It felt to me then that Driver was speaking not only for himself but for screenwriter-director Rian Johnson and for all of us really who grew up with this franchise, which lured us in with mind tricks and attention-deficit pacing but has done little to actually earn any allegiance from us. The morally thin and conceptually incoherent galaxy far, far away has nothing to offer but collectible action figures and quasi-Jungian claptrap about bloodlines and chosen ones. Driver seemed to be saying, Who needs it? What's worth saving here? We're a new generation (it's no accident that the "First Order" is depicted as being run by a bunch of millennials) and we could be doing something better with our time than this. Let's turn whatever power we have against this whole phony construct of "rebels" and "the empire" and focus on how power actually works.
It seemed like Driver wanted to set us all free. I thought I could see it in his acting style throughout the film, which struck me as subversion, in his low-key sulking and the sense of irony overshadowing his character's emotional outbursts. In his shirtless, emo mind-melds with Ridley, he seemed to have been ported in not from another planet but from an entirely different movie. His screen presence was a constant Verfremdungseffekt, always reminding the audience that they don't have to suspend disbelief for anything happening onscreen and should think instead about why this movie is the way it is, and how he ended up in it. It seemed like his character's "enemy" was not Luke Skywalker or Princess Leia or whoever the plot pits against him but the whole concept of Star Wars itself.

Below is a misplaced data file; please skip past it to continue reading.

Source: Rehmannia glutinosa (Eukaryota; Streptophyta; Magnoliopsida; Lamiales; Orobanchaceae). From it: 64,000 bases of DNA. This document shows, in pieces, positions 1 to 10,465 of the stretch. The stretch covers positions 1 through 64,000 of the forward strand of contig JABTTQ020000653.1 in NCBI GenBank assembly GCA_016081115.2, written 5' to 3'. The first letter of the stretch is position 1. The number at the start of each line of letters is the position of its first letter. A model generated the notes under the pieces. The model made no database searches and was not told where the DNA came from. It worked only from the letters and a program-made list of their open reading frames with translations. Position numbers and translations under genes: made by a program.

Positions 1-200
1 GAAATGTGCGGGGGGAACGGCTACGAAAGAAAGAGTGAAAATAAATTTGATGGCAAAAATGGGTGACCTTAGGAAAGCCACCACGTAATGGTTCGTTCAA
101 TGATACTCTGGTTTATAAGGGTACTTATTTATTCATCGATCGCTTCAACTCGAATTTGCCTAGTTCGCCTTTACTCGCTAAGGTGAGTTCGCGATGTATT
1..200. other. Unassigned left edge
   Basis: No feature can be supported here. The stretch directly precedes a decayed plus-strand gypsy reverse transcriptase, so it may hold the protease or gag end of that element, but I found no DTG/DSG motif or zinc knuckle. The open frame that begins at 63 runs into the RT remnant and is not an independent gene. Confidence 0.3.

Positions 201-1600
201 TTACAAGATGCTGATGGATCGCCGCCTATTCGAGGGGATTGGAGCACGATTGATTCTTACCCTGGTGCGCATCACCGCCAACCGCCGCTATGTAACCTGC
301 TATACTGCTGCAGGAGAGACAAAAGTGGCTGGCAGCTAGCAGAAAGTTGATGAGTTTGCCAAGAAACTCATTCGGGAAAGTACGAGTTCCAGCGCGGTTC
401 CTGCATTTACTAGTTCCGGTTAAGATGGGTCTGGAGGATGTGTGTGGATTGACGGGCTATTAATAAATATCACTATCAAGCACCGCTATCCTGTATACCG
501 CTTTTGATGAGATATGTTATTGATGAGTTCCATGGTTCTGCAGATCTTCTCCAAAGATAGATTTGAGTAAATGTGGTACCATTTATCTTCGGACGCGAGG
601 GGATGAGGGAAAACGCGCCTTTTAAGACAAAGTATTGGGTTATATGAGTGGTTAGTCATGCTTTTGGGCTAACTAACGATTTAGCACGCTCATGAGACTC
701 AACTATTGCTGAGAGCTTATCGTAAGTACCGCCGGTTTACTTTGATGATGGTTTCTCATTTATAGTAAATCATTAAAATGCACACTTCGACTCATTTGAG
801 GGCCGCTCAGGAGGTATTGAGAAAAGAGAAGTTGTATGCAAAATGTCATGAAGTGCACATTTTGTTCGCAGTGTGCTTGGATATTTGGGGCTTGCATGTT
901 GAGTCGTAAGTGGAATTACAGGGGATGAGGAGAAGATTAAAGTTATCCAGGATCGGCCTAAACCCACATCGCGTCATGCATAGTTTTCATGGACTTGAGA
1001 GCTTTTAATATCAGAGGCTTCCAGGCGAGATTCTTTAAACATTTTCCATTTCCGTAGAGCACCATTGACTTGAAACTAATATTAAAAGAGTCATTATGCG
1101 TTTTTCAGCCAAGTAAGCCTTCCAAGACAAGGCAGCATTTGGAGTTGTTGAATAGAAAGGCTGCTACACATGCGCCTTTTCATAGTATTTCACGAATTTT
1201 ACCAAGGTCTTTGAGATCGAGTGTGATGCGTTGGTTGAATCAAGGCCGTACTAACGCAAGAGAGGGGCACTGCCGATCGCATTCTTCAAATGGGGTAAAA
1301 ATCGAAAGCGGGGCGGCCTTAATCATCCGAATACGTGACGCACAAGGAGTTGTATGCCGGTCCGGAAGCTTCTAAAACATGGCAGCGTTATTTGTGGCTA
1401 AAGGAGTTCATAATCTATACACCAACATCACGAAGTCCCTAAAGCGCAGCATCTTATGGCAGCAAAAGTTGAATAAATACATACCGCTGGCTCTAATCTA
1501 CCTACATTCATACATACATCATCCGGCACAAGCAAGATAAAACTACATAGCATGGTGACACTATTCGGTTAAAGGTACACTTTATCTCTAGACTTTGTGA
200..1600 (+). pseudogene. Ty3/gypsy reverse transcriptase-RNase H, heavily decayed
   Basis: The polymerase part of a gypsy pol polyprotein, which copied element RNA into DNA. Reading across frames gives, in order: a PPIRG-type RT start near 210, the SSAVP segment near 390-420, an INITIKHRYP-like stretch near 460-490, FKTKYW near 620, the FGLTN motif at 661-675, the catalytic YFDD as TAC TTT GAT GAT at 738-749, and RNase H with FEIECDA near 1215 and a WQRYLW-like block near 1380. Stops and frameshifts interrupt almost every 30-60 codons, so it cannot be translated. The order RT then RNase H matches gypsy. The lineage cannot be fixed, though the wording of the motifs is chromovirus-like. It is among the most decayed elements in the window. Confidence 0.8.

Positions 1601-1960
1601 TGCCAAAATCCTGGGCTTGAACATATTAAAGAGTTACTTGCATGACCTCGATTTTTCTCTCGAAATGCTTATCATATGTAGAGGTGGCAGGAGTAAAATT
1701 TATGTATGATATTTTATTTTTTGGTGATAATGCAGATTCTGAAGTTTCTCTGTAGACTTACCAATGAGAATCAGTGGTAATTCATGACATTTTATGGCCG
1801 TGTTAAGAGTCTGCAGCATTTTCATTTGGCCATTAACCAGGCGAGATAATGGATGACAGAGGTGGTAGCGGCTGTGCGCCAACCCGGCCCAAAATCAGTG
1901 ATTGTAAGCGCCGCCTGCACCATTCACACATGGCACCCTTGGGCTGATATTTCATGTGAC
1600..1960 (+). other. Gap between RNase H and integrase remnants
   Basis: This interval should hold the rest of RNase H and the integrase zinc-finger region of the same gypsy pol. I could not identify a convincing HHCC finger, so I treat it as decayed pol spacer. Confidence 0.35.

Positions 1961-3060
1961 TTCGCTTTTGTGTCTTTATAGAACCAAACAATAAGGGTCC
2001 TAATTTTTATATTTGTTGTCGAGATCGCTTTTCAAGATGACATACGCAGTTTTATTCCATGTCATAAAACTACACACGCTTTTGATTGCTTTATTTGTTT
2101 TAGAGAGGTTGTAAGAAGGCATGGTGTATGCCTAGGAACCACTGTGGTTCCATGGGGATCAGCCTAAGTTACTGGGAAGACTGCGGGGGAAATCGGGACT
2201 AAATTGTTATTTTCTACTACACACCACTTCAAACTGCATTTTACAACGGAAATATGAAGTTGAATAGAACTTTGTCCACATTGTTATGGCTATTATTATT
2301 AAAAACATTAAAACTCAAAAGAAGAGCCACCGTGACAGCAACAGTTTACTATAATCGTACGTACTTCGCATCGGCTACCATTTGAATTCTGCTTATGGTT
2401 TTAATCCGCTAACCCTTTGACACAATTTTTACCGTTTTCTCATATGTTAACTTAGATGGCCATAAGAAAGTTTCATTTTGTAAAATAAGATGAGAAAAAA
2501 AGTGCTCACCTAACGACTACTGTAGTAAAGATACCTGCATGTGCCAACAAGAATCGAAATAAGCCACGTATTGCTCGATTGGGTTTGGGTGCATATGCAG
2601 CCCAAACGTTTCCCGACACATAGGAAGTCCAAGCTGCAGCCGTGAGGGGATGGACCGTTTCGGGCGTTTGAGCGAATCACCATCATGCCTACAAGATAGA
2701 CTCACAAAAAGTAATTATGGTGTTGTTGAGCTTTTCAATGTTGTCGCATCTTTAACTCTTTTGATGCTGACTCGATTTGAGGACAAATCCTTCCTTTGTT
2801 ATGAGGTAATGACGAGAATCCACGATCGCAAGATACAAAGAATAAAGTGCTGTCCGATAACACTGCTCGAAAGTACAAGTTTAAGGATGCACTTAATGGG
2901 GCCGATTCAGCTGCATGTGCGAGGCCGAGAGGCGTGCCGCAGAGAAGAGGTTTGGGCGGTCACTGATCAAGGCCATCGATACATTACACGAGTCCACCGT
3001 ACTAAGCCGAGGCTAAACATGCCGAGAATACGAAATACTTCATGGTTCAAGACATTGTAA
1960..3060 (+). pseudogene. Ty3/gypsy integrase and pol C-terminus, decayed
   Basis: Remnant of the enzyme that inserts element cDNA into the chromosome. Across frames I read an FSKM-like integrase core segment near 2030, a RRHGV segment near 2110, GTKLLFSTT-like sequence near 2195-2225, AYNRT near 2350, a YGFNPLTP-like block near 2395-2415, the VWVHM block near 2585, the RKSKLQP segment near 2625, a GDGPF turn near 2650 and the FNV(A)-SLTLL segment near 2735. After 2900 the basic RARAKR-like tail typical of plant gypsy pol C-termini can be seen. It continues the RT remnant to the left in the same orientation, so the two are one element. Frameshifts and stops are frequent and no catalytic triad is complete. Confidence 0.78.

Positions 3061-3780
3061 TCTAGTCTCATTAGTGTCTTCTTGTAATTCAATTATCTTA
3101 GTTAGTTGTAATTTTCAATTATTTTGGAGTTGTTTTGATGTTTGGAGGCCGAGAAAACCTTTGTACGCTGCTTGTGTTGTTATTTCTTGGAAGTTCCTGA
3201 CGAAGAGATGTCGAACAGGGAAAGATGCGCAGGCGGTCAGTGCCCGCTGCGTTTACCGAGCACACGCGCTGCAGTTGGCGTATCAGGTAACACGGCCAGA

The script seemed in on this as well. It makes a point of subverting the framework in which narrative significance is represented as a family inheritance: After teasing a big reveal, Driver eventually tells Ridley's character that her "real parents" were basically lumpenproletariat nobodies, so why is she fighting to preserve a mythology where the "important characters" are the ones related to the "noble" characters from the original trilogy? Actually her "real parents" are whoever George Lucas says they are, and who really cares about that? This is a guy who wanted to name one of his universe's bad guys Darth Icky or Darth Insanius. Or maybe Disney's CEO now decides what happens. Either way, so what?